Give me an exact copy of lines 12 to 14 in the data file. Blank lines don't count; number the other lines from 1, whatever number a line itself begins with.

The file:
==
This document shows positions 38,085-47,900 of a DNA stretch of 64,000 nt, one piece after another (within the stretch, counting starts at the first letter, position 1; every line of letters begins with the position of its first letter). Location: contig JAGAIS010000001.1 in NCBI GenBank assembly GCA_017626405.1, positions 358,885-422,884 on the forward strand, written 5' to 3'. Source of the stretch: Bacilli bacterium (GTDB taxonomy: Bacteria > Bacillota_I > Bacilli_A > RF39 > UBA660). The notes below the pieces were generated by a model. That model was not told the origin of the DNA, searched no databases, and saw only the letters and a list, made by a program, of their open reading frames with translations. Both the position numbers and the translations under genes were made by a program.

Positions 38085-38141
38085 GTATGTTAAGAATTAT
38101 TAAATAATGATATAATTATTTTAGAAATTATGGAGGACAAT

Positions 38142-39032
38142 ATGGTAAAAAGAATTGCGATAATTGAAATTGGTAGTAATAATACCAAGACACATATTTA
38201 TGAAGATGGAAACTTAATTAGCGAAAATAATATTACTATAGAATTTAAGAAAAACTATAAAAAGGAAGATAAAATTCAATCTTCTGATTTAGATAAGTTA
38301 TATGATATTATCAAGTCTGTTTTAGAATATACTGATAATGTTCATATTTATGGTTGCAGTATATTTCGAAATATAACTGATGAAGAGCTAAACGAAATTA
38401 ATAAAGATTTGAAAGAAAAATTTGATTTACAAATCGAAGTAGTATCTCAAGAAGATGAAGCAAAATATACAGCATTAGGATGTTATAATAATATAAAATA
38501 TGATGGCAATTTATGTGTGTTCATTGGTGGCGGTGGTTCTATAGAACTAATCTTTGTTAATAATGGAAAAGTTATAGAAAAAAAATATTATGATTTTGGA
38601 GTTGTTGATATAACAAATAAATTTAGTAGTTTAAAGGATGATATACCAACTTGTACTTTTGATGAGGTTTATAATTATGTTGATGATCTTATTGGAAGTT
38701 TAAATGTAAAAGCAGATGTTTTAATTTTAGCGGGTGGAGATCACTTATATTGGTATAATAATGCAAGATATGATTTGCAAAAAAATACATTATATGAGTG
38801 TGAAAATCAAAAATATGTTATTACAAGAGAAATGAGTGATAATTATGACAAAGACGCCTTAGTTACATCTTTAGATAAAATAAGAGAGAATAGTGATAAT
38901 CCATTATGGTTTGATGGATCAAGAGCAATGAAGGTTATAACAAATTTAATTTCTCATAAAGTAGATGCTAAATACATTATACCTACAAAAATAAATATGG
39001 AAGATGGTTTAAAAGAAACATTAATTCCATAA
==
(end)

38701 TAAATGTAAAAGCAGATGTTTTAATTTTAGCGGGTGGAGATCACTTATATTGGTATAATAATGCAAGATATGATTTGCAAAAAAATACATTATATGAGTG
38801 TGAAAATCAAAAATATGTTATTACAAGAGAAATGAGTGATAATTATGACAAAGACGCCTTAGTTACATCTTTAGATAAAATAAGAGAGAATAGTGATAAT
38901 CCATTATGGTTTGATGGATCAAGAGCAATGAAGGTTATAACAAATTTAATTTCTCATAAAGTAGATGCTAAATACATTATACCTACAAAAATAAATATGG